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Miami Police Chief Slams Texas Bill That Would Allow Unauthorized Carrying Of Handguns

Miami Police Chief Art Acevedo on Sunday criticized a new Texas measure that would end most handgun licensing requirements in the state, calling the proposal “ridiculous” and in opposition to the wishes of the police.

Acevedo, who led the Houston Police Department for five years before taking first place in the Miami force in April, suggested during an appearance on CBS News “Face the Nation” that the so-called draft law of “constitutional portage” could encourage the officers. more difficult work.

“Look, there is something that God has given us and that is common sense,” Acevedo told host John Dickerson. “And common sense tells us it’s ridiculous. Law enforcement, police chiefs, sheriffs, police have stood up together and made it clear that we do not support constitutional postponement here in Texas or anywhere else in this country.

The bill, approved by the Republican-controlled Texas legislature last week, would allow people to carry handguns without a license, and the background checks and training that go with it.

Republican Gov. Greg Abbott said he would sign the measure despite opposition from law enforcement groups who have warned the bill could endanger the safety of the public and police. Texas already has some of the most flexible gun laws in the country.

“Most American gun owners do not support constitutional deferral,” Acevedo said Sunday, adding that Abbott only wanted to sign the bill to “appear” as though he cares about the police.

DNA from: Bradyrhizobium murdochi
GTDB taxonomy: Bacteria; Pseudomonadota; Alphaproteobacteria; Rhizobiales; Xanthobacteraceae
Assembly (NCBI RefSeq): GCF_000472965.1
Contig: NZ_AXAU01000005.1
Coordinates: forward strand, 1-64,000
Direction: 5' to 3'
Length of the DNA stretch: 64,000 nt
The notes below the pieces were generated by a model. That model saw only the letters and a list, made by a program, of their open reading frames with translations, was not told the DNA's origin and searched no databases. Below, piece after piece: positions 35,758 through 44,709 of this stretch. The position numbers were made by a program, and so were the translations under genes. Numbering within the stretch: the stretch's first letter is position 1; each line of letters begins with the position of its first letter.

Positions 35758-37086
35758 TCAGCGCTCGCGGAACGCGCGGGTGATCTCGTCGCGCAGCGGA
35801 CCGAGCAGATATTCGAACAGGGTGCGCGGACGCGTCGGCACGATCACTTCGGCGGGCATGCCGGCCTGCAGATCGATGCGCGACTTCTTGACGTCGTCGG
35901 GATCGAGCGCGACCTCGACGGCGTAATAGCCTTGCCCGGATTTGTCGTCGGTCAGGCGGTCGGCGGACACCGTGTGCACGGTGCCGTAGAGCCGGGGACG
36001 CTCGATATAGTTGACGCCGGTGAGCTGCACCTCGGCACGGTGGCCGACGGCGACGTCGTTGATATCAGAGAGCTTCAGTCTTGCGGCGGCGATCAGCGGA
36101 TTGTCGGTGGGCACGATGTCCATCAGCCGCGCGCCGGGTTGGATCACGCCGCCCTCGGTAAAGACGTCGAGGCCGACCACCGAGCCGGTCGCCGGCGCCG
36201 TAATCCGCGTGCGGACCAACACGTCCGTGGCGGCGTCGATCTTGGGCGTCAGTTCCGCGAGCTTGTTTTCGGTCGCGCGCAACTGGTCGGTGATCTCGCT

“They only support Blue in word,” he continued. “Now is the time to support Blue in the act by vetoing this bill. Either you are in law enforcement or you stand with the misfits who believe everyone should have a gun, regardless of their character, ability or mental ability.

Acevedo urged Congress and local lawmakers to take action against gun violence or risk a continued increase in violent crime in major cities. According to The Gun Violence Archive, there have been more than a dozen mass murders – which the group defines as four or more people killed – across the United States in 2021 so far.

Earlier on Sunday, a mass shooting erupted in Hialeah, about 20 miles northwest of Miami, outside a banquet hall rented for a concert. At least two people died and more than 20 others were injured when three gunmen opened fire on the crowd, authorities said.

“They have to come out of their own bends – left and right – and come in the middle, where most Americans are,” Acevedo said on Sunday. “We need to have universal background checks. We need to make the burglary of these gun stores a federal crime with mandatory penalties. “

“And we need the federal government and both parties to tackle this problem,” he added, “because without legislation … we’re never going to get through this summer without a lot more deaths and destruction. ”


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